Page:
Five months after the sweeping changes of HB 1, Ohio added yet another amendment to the expungement statute. In September 2021, House Bill 110 changed the definition of “official records” that are subject to sealing to include records in the possession of any public office related to the application, the issuance, or denial, of a Certificate of Qualification for Employment (CQE). In addition, HB 110 allows the Governor to make an unconditional Governor’s pardon sealable and not subject to public inspection.
Ohio Record Sealing Law is currently divided into TWO CATEGORIES of “Eligible Offenders”. A person must fall into one of these two categories to be eligible to have their criminal record(s) sealed. The following breaks down the difference between these two categories based upon the applicable sections of Ohio Revise Code 2953.31.
SECTION A – Eligible Offenders
SECTION B – Eligible Offenders
(Section B allows for merging two or more convictions that result from offenses committed at the same time, or multiple convictions that occur from the same legal proceedings, to be counted as one conviction. If the merger provision applies, a person may have several convictions sealed under Section B)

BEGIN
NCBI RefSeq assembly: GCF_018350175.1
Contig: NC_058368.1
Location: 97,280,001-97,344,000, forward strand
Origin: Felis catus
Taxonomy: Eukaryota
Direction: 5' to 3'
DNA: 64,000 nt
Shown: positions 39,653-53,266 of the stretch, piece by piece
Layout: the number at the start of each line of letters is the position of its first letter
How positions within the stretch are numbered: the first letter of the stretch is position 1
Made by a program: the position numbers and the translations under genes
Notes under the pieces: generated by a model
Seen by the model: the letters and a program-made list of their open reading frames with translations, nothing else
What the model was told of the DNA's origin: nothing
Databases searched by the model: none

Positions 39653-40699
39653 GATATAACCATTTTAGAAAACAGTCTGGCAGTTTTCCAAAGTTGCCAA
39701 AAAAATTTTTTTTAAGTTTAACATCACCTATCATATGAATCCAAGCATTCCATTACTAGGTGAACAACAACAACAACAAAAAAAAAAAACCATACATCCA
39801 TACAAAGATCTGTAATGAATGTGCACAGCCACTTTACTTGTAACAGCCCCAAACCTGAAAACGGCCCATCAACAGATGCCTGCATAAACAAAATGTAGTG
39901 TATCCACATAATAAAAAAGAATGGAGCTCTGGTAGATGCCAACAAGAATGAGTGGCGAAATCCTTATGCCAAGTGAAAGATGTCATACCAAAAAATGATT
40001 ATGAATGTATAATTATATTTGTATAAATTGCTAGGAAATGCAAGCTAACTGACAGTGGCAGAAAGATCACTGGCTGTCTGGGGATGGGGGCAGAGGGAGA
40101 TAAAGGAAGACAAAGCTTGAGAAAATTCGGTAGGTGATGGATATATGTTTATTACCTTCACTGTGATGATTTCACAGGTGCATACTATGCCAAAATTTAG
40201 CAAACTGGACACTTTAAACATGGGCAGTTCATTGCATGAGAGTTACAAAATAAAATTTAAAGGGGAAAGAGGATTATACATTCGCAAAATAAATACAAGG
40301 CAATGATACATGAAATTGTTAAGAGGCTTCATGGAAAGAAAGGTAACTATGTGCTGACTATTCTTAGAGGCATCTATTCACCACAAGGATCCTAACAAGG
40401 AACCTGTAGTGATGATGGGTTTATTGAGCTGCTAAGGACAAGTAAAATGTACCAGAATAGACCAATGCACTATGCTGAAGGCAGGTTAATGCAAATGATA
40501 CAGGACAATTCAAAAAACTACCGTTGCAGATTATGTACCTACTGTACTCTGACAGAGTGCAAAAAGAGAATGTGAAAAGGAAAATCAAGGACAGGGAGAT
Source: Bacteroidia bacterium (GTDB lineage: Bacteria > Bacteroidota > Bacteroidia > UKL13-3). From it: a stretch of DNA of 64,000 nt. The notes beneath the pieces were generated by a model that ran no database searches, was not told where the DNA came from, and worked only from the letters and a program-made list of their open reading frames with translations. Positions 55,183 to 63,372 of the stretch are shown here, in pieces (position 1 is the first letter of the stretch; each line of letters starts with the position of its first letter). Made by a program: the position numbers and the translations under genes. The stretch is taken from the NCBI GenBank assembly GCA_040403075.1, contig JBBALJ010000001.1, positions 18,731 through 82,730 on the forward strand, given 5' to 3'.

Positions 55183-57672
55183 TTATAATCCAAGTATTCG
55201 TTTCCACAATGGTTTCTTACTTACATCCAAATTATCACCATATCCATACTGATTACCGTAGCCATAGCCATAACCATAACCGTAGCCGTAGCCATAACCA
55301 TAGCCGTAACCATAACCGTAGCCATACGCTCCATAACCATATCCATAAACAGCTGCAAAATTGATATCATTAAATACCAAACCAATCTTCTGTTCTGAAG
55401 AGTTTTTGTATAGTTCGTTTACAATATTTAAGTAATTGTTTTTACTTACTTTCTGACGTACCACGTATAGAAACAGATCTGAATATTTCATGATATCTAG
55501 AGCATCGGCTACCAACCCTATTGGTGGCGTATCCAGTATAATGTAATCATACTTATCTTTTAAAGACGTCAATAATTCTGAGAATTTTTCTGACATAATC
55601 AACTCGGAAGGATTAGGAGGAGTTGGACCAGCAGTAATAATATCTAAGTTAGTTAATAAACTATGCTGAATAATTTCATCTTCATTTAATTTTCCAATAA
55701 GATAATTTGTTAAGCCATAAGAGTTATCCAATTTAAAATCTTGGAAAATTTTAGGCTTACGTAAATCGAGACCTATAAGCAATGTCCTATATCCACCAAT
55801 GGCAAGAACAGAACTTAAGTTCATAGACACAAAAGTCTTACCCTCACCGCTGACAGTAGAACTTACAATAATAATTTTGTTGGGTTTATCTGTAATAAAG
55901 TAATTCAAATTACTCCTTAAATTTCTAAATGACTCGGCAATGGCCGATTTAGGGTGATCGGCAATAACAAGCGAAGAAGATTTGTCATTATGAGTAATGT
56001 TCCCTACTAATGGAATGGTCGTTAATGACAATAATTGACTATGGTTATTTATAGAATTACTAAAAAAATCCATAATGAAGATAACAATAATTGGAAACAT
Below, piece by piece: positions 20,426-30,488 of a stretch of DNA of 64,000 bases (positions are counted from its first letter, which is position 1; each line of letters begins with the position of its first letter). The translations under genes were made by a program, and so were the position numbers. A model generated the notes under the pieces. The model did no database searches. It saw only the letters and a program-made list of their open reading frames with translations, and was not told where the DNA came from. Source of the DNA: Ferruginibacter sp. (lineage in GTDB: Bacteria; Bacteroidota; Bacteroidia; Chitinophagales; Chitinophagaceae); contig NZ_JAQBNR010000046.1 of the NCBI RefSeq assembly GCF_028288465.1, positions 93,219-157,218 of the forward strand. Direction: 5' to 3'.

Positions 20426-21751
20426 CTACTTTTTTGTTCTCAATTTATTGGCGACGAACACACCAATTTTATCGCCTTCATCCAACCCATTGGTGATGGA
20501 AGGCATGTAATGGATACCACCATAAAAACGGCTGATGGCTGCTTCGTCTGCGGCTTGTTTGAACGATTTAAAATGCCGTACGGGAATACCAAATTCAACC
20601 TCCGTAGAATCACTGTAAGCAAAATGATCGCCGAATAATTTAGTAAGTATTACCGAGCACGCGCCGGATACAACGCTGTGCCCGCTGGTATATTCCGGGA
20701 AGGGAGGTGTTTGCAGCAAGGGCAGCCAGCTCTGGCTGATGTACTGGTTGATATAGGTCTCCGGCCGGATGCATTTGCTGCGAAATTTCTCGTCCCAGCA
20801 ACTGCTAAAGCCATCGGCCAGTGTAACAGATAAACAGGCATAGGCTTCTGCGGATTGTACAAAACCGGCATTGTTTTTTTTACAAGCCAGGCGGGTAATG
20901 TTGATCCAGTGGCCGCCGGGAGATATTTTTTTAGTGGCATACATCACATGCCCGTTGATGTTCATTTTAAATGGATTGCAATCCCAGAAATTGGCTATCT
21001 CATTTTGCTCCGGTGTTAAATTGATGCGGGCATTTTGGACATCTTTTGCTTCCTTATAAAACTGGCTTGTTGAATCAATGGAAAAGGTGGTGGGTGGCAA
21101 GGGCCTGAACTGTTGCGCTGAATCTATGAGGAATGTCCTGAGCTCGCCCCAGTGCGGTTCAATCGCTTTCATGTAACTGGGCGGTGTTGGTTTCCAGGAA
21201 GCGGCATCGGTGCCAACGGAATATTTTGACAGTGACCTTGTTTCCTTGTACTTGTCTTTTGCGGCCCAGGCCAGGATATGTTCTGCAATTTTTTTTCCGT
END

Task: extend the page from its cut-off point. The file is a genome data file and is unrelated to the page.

The ultimate effect of all these amendments allows more people to qualify for expungement and allows for added criminal offenses to be expunged and sealed. Even people who were denied an expungement by a court in the past may now be eligible to have their records sealed.
These new changes to Ohio law also create a complex legal process for individuals, prosecutors, and Judges. We have already seen confusion between courts over the application of the new law. Hearings are still required, and the judge must still consider the prosecutors’ objections; whether a person meets each element of the statute, and whether they prove rehabilitation. At the hearing, the judge must then weigh the interest of the State against the applicant and apply their discretion to either grant or deny an application for expungement. Expungement is not a right. Rather the burden to proof rest on the person who wishes to have their record sealed. If they do not meet their burden of proof, the Judge will deny their application.
It is more important now than ever to have an attorney with experience in record sealing and expungement standing for your interest. You cannot afford to have your expungement denied and lose out on future opportunities.
Expungement and Sealing of an old criminal record is an excellent way for you to close a chapter on a past mistake and move forward with your life. We are dedicated to helping people get a second chance. Our law firm has been in business since 1988 and we know the laws related to Ohio expungement and sealing. Contact us for a confidential and free expungement consultation.